ROME -- Yet another reason why Iga Swiatek is nearly unbeatable on clay: 

Madison Keys struck a heavy ball to her backhand side that was almost past her, when Swiatek suddenly stopped. In a split second, she reached out and flicked a lovely little drop shot that barely cleared the net and all but died in the dust. It may have looked like an accident to the untrained eye, but she clearly did it on purpose.

Keys, who thought she had won the point, responded with a shoulder shrug. Swiatek has that effect on people, especially when she’s playing on her favorite surface.

'My goodness!': Swiatek's hot shot and defense earns raves in Rome

On a steamy Tuesday at the Internazionali d’Italia, Swiatek took this quarterfinal match 6-1, 6-3 in 76 minutes. On Thursday she’ll play No.3 Coco Gauff.

With the win Swiatek will push her WTA rankings point total to at least 11,085 when the rankings are updated on Monday, equaling the highest point total or her career. She will become one of only two players to break the 11,000 point mark in the WTA Rankings, along with Serena Williams.

While Swiatek has been the recent standard in Rome and Paris, she added another title to her resume when she won recently in Madrid. That brought the possibility of achieving another rarity -- back-to-back victories in Spain and Italy. Only Serena Williams (2013) pulled that off, but it certainly seems well within her grasp.

Imagine what she could do with a week off? Oh, we’ll find out in 12 days when Roland Garros begins play.

The 22-year-old from Poland will be looking for fourth title in five years and has won 25 of 26 matches in Paris in the past four appearances. Based on her scintillating play here, that doesn’t look like a reach by any means.

Against Keys, Swiatek faced 10 break points -- and saved them all. She broke Keys’ formidable serve four times.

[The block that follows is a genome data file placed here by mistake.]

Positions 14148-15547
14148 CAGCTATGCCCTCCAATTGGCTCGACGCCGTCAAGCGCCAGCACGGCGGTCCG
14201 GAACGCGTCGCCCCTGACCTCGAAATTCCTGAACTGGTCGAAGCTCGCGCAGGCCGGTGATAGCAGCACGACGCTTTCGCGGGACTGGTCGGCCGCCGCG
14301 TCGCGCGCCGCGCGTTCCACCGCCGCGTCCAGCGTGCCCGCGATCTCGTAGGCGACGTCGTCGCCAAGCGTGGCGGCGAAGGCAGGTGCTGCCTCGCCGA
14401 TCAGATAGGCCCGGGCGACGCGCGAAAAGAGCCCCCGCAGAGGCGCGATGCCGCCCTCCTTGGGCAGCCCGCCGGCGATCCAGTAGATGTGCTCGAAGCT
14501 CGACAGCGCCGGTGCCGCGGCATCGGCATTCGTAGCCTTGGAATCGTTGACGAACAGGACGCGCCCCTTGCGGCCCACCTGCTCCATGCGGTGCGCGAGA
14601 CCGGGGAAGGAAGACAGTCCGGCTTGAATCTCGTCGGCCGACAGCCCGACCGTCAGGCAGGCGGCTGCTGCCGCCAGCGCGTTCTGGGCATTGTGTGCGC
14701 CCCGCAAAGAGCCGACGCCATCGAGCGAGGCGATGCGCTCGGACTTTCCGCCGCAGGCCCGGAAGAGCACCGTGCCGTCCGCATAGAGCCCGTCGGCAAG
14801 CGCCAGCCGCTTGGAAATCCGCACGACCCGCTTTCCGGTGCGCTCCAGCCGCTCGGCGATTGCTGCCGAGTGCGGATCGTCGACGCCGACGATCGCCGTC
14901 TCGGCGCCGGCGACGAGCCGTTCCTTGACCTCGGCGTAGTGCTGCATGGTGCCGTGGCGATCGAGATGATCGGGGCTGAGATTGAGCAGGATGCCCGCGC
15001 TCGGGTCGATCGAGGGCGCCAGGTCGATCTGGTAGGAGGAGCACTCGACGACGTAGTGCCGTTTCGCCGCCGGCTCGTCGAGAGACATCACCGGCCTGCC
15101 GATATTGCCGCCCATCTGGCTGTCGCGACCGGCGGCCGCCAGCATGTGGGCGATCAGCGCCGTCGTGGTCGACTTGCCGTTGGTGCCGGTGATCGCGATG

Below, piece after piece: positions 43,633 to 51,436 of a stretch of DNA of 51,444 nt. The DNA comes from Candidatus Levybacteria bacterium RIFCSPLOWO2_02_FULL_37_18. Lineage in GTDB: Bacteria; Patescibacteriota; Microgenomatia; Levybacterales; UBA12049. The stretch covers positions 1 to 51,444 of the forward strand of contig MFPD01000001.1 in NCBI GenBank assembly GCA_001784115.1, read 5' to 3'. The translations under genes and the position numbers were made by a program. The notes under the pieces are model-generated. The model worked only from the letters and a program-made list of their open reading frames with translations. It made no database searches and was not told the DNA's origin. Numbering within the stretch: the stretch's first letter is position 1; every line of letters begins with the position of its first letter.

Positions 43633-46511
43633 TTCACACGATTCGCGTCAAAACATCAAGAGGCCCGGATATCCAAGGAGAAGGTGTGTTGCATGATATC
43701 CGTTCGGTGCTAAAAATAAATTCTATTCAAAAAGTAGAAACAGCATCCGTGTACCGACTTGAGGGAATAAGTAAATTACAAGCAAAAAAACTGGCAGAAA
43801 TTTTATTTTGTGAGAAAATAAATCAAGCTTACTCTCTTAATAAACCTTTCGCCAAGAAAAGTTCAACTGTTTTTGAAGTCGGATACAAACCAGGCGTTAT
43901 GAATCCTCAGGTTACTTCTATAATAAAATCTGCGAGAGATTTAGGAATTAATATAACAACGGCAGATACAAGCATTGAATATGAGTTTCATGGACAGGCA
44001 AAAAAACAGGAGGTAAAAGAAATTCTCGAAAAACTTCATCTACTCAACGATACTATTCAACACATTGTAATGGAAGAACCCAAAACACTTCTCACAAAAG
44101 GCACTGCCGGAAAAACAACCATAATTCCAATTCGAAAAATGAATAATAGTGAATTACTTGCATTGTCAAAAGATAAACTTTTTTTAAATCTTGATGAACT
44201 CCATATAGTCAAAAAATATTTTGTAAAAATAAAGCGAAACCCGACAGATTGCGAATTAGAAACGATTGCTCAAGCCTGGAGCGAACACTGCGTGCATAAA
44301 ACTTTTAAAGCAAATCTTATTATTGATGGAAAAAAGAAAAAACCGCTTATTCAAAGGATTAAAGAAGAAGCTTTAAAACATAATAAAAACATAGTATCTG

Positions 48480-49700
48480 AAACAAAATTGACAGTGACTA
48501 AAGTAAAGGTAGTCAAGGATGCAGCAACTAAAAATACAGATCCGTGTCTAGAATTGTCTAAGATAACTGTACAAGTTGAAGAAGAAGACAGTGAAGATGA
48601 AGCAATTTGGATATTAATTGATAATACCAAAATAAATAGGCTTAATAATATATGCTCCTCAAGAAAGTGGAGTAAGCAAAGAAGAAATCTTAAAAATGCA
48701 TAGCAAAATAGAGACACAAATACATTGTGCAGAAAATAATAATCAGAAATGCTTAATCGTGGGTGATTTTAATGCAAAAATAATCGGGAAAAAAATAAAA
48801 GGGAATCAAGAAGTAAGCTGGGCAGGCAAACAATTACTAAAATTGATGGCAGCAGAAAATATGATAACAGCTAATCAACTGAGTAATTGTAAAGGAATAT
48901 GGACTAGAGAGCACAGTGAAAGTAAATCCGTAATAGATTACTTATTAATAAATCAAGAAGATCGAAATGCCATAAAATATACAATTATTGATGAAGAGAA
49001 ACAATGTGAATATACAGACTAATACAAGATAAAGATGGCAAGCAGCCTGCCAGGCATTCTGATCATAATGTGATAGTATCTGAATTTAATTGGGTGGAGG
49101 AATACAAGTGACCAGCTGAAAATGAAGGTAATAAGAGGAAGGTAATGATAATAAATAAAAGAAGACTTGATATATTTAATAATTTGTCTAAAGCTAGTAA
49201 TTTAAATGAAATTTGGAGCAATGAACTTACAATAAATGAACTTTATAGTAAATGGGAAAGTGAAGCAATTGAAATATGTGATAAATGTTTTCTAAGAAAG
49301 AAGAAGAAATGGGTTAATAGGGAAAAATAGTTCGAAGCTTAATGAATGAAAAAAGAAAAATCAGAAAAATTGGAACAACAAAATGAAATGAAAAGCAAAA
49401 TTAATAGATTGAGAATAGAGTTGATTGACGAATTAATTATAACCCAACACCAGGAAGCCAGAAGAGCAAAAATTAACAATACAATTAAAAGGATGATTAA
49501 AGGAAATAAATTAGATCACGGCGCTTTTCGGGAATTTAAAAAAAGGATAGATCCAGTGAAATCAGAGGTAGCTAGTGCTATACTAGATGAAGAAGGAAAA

Swiatek has already fashioned a record of 36-4 for the year and her hold on the No.1 ranking among Hologic WTA Tour players is 3,412 points over No.2 Aryna Sabalenka.

You have to feel for Keys, who has now lost to Swiatek twice in a span of 12 days. She reached the semifinals in Madrid, falling by the identical score of 6-1, 6-3, and made the quarters in Rome. And, it should be noted, Keys saw this coming.

Chatting with reporters after defeating Sorana Cirstea in the fourth round, she talked about how her gifts for power were diminished by clay.

“It takes away from my attributes,” she explained. “Everything is dampened just a little bit. That’s the biggest thing.

“It’s not Cincinnati at 2 in the afternoon on a bouncy fast court. Sounds like a good time to me.”

Keys was laughing when she said it, but it’s true. The only time Keys has beaten Swiatek was two years ago -- on a Cincinnati hard court.

On clay, though, it’s a completely different game. Swiatek has beaten her all three times.

“She moves on it really well -- like no other player,” Keys said. “She slides so well. It’s a tough situation, because you can’t really wrong-foot her.”

The 29-year-old American missed the first two months of the year with a shoulder injury and is playing with a new, lighter racket to ease the stress on that joint. After a 3-3 start, she’s won seven of nine matches in Europe and should feel good entering Paris.

A few more bits of statistical mayhem for you numbers-crunchers out there. Swiatek is:

  • 31-4 in WTA 1000 clay court events, the best winning percentage (.889) since the format was introduced in 2009.
  • 49-4 on clay (.925) as the World No.1; only Chris Evert and Arantxa Sanchez Vicario were better.
  • 80-0 in completed WTA 1000 matches when she’s won the first set.

Swiatek is looking for her third Italian Open title in four years. She might actually be challenged because all eight quarterfinalists are ranked inside the Top 25 for the first time in Rome in two decades.